The Book of Mormon, A Latter-day Corrective – #5: Are We Not All Beggars?
By H. Wallace Goddard

Editor’s Note:  This is one of a series of articles that will focus on the Book of Mormon in response to President Hinckley’s challenge for church members to read that holy book before the end of the year. Click here to read the introductory article.

There are many ways the Book of Mormon seeks to rescue us from the latter-day philosophies of men. “For there shall arise false Christs, and false prophets, and shall shew great signs and wonders; insomuch that, if it were possible, they shall deceive the very elect” (Matthew 24:24).

In the United States there is a very strong self-sufficiency ethic. We are much less likely than many other nations to provide for our families and our poor. That orientation is very good for invention and free enterprise. It has problems for Christianity.

We may convince ourselves that the government should not be in the business of caring for the poor. That may be true and it may not. I don’t see a clear scriptural mandate on that issue. The Lord does not tell us how it is to be done but he gives us no excuse for leaving it undone – whether through governmental or other means.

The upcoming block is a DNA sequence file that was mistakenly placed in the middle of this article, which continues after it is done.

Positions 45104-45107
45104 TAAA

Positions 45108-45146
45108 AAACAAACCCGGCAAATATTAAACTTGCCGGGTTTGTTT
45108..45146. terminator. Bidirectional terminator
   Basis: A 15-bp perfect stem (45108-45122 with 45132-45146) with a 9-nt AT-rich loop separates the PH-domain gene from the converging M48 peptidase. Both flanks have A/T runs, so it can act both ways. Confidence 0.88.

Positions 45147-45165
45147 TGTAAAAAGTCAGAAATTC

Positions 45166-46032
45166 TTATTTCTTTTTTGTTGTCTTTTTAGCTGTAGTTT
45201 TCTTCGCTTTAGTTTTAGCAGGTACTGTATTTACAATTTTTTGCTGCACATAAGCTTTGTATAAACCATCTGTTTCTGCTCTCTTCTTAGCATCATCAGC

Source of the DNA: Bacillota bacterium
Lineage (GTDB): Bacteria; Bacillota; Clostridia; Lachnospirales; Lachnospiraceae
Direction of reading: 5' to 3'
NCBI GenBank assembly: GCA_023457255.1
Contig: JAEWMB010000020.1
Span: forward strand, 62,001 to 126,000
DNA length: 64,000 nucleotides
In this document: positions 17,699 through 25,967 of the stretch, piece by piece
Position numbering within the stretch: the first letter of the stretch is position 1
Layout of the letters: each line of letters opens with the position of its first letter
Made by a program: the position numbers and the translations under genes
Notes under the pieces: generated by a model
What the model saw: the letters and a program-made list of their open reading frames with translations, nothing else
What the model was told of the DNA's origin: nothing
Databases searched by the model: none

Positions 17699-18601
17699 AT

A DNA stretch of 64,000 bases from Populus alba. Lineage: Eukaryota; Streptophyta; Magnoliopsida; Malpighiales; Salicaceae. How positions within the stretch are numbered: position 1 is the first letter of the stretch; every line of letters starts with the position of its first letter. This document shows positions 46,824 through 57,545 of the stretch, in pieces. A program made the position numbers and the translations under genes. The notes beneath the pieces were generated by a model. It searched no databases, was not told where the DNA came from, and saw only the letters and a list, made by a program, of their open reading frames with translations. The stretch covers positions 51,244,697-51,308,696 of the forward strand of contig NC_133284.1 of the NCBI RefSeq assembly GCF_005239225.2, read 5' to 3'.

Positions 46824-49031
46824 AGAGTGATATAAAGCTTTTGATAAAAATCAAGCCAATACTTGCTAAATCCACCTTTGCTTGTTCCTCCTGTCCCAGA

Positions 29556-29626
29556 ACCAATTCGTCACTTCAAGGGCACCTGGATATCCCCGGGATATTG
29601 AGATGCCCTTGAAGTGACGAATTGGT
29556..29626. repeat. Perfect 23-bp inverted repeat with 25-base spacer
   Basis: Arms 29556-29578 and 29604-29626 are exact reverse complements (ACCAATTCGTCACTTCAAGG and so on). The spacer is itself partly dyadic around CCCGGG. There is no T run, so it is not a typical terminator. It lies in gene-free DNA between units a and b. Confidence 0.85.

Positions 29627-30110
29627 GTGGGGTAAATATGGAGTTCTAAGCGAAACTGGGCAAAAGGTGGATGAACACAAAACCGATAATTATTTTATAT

A Core Book of Mormon Message

Consider the following Book of Mormon statements:

“But wo unto the rich, who are rich as to the things of the world. For because they are rich they despise the poor, and they persecute the meek, and their hearts are upon their treasures; wherefore, their treasure is their God. And behold, their treasure shall perish with them also” (2 Nephi 9:30).

“And they did impart of their substance, every man according to that which he had, to the poor, and the needy, and the sick, and the afflicted; and they did not wear costly apparel, yet they were neat and comely” (Alma 1:27).“Yea, and will you persist in turning your backs upon the poor, and the needy, and in withholding your substance from them?” (Alma 5:55).

Caring for the poor is a common theme of the Book of Mormon and all scripture.

The Lord’s Mandate